You can learn how to add and minus, multiply and divide. You can learn the process to figure these out. You can learn how to look at a maths problem and find the answer.
These things don't mean anything if you can't figure out how to create the maths problem in the first place.
Life isn't going to go around handing us maths problems to figure out. We are not going to be given maths questions to answer. We need to know how to create the maths for ourselves. We need to know how to figure out how much our shopping will cost us. Sometimes we need to know how long something will take to finish. But we can't figure these things out if we don't know what to add to what, or what to multiply by what.
Having a calculator doesn't help you either.
The Monster bought himself a $2 calculator the other day. He loves maths and he loves electronics, so a calculator was worth it in his opinion, worth giving up his usual lollies that he buys with his allowance. Don't stress, I was nice, it is a "school thing" so I paid for it for him and he got his lollies. He has since been inputting random numbers and getting random answers to non-existent problems.
On a lazy afternoon this week we sat down to watch some Adventure Time. Not on TV but DVD, 52 episodes! The Monster, amazed that a single season of a TV show could have so many episodes, was curious as to how long it would take to watch them all. Would we finish them before dinner time? Would we have to finish them another day?
I told him that he could use his new calculator to figure that out if he wanted to.
He had no idea how that could be done so I told him what to type in. He got the answer and was ecstatic. And I sat there thinking, realising, it's all well and good to teach the kids how to answer maths questions, but they won't learn very much of value if they can't figure out how to create those questions for themselves.
I don't expect my Monster to know such a thing of course. It simply made me think about what maths really is, or, what is important within maths. Sure, addition, subtraction, multiplication and division are all very good things to learn. But there are other things that are just as important.
It is a simple process if you know anything about maths. For this problem you need to multiply the number of episodes by the length of the episodes (assuming they are of the same length). Then you need to divide the answer (total minutes) by minutes in an hour, to find the number of hours.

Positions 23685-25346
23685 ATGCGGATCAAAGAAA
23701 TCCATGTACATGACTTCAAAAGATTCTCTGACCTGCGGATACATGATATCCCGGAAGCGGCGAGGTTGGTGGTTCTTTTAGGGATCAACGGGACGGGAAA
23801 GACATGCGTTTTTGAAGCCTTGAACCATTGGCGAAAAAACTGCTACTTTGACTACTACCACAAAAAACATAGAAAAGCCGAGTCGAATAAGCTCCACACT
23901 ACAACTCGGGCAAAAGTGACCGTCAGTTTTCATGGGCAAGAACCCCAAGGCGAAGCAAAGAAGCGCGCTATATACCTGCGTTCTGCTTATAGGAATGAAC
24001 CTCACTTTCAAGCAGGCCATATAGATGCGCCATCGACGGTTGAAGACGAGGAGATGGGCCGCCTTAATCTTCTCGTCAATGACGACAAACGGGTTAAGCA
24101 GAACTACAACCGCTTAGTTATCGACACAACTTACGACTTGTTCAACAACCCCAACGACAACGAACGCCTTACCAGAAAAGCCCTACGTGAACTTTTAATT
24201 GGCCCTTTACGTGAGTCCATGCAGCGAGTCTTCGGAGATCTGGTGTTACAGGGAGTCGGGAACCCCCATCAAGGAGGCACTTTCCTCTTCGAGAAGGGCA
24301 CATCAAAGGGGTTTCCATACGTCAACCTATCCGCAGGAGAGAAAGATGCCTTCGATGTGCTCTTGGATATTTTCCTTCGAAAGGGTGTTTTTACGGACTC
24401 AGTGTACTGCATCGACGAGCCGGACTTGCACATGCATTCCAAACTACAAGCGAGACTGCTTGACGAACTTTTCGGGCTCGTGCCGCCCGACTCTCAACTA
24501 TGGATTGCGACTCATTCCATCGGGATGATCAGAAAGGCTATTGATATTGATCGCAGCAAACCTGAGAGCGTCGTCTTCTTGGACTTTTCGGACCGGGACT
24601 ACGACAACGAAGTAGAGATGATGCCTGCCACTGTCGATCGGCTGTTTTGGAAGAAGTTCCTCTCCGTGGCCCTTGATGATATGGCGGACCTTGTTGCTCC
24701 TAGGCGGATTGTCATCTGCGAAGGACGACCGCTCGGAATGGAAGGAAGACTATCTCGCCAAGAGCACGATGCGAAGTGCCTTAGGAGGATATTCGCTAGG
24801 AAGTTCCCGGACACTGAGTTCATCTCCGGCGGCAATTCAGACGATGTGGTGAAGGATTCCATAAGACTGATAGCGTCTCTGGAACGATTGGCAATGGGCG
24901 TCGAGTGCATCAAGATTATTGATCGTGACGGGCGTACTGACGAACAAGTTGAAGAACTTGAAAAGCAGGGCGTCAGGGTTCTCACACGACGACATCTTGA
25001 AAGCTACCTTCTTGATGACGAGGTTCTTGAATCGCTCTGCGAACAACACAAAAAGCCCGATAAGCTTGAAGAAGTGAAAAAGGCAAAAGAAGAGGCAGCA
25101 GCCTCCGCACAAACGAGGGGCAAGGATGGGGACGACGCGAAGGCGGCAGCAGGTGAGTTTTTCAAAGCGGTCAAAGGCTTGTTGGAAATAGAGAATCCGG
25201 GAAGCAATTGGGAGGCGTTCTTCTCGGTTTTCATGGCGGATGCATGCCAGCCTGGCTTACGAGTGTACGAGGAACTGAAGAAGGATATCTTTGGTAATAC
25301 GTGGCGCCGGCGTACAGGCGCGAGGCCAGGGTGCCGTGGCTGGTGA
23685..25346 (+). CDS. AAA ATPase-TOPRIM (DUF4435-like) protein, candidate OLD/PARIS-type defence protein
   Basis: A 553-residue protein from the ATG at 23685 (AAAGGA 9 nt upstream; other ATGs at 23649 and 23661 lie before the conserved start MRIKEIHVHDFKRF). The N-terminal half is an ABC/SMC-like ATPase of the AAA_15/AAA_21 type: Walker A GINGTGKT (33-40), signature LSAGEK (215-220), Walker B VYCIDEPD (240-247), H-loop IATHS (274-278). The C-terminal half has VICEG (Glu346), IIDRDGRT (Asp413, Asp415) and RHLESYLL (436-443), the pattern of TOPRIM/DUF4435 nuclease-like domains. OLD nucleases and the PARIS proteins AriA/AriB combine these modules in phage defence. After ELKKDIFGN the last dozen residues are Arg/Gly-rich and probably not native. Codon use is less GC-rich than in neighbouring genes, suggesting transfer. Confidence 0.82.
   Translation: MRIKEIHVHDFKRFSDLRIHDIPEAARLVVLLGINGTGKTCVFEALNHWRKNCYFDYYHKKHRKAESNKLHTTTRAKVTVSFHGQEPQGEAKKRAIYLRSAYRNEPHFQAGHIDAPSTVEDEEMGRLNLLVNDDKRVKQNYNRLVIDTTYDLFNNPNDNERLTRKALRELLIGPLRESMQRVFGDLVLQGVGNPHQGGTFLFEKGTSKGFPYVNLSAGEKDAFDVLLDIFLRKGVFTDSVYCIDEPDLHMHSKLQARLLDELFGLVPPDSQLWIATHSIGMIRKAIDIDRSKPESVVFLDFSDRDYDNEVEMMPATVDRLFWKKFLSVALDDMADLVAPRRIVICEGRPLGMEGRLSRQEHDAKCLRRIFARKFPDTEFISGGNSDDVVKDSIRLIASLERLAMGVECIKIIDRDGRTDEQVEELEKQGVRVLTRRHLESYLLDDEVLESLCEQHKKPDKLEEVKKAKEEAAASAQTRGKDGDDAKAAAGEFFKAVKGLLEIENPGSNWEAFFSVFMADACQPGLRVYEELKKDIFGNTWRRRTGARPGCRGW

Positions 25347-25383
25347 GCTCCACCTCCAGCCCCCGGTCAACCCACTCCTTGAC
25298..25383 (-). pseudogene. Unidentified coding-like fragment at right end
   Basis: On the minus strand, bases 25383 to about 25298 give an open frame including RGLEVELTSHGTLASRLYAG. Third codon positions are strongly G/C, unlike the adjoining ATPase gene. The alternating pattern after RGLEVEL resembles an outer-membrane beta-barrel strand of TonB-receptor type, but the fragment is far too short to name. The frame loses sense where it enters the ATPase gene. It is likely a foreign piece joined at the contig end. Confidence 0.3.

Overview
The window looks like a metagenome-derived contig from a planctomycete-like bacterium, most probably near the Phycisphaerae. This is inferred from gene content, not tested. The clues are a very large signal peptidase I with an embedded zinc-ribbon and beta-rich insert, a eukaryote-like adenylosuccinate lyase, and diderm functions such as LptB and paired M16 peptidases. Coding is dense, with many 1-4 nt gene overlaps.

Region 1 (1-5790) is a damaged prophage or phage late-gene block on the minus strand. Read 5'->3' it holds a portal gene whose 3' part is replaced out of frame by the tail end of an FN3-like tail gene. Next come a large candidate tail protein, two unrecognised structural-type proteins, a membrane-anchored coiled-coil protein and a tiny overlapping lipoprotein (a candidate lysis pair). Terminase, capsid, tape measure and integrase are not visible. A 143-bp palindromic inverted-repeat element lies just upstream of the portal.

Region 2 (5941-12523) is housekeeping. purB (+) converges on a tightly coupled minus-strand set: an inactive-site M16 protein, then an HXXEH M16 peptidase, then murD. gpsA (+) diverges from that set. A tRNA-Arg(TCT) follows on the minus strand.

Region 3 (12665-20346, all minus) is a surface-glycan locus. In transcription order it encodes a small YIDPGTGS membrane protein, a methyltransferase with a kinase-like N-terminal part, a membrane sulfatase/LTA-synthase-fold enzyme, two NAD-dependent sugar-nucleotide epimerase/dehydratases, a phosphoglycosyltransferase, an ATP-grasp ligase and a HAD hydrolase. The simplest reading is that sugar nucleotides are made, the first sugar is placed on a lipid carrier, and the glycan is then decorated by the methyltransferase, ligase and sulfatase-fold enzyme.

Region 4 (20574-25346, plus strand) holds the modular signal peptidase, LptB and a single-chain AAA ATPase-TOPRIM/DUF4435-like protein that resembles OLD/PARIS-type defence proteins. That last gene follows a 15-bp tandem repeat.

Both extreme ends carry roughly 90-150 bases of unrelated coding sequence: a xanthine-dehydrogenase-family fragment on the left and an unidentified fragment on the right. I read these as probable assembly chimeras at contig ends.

In this problem, it was 52x11, since the episodes go for approximately 11 minutes each. 572 minutes, divide by 60 (minutes) and we have approximately 9 hours and 30 minutes.
52 x 11 / 60 = 9.533333333. Episodes x Length / Minutes in an hour = total hours.
Or... X x Y / Z = A.
Yes. It's the dreaded and largely misunderstood algebra. You know, the thing that nobody actually uses in their everyday life? Yeh. That thing.
It's funny isn't it? We use it so easily, we don't even realise we are using it. We don't usually go around thinking, what is X x Y? So of course we forget that the process of figuring out how to find an answer to a question like, "how long will this TV Season take," is actually algebra. And then we think we don't need algebra at all, so why do we need to teach it to our kids?
The answer is simple. If we don't teach it to our kids, all that recitation of times tables will be completely and utterly useless. Because no one hands you random maths questions for no reason. No one is going to magically give you the numbers to use to figure out how long something will take to finish. You have to do it yourself, your kids will have to do it themselves.
If your kids can't figure out how to find X, Y and Z they will never know what the A is. And they will never be able to figure out how long season 5 of Adventure Time runs for, unless they count the minutes and hours as they watch.
And who wants to do that when they could be enjoying the addiction that is Adventure Time?
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